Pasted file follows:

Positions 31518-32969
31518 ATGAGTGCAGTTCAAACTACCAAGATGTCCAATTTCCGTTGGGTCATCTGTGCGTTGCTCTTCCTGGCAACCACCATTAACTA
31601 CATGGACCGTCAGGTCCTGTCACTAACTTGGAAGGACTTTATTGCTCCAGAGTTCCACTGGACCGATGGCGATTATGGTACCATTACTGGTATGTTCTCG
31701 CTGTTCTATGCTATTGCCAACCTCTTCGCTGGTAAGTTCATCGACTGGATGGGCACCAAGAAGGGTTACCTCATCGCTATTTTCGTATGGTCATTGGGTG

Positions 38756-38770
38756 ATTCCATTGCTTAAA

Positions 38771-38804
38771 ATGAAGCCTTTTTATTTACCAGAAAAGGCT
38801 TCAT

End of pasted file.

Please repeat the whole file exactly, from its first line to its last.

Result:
Positions 31518-32969
31518 ATGAGTGCAGTTCAAACTACCAAGATGTCCAATTTCCGTTGGGTCATCTGTGCGTTGCTCTTCCTGGCAACCACCATTAACTA
31601 CATGGACCGTCAGGTCCTGTCACTAACTTGGAAGGACTTTATTGCTCCAGAGTTCCACTGGACCGATGGCGATTATGGTACCATTACTGGTATGTTCTCG
31701 CTGTTCTATGCTATTGCCAACCTCTTCGCTGGTAAGTTCATCGACTGGATGGGCACCAAGAAGGGTTACCTCATCGCTATTTTCGTATGGTCATTGGGTG

Positions 38756-38770
38756 ATTCCATTGCTTAAA

Positions 38771-38804
38771 ATGAAGCCTTTTTATTTACCAGAAAAGGCT
38801 TCAT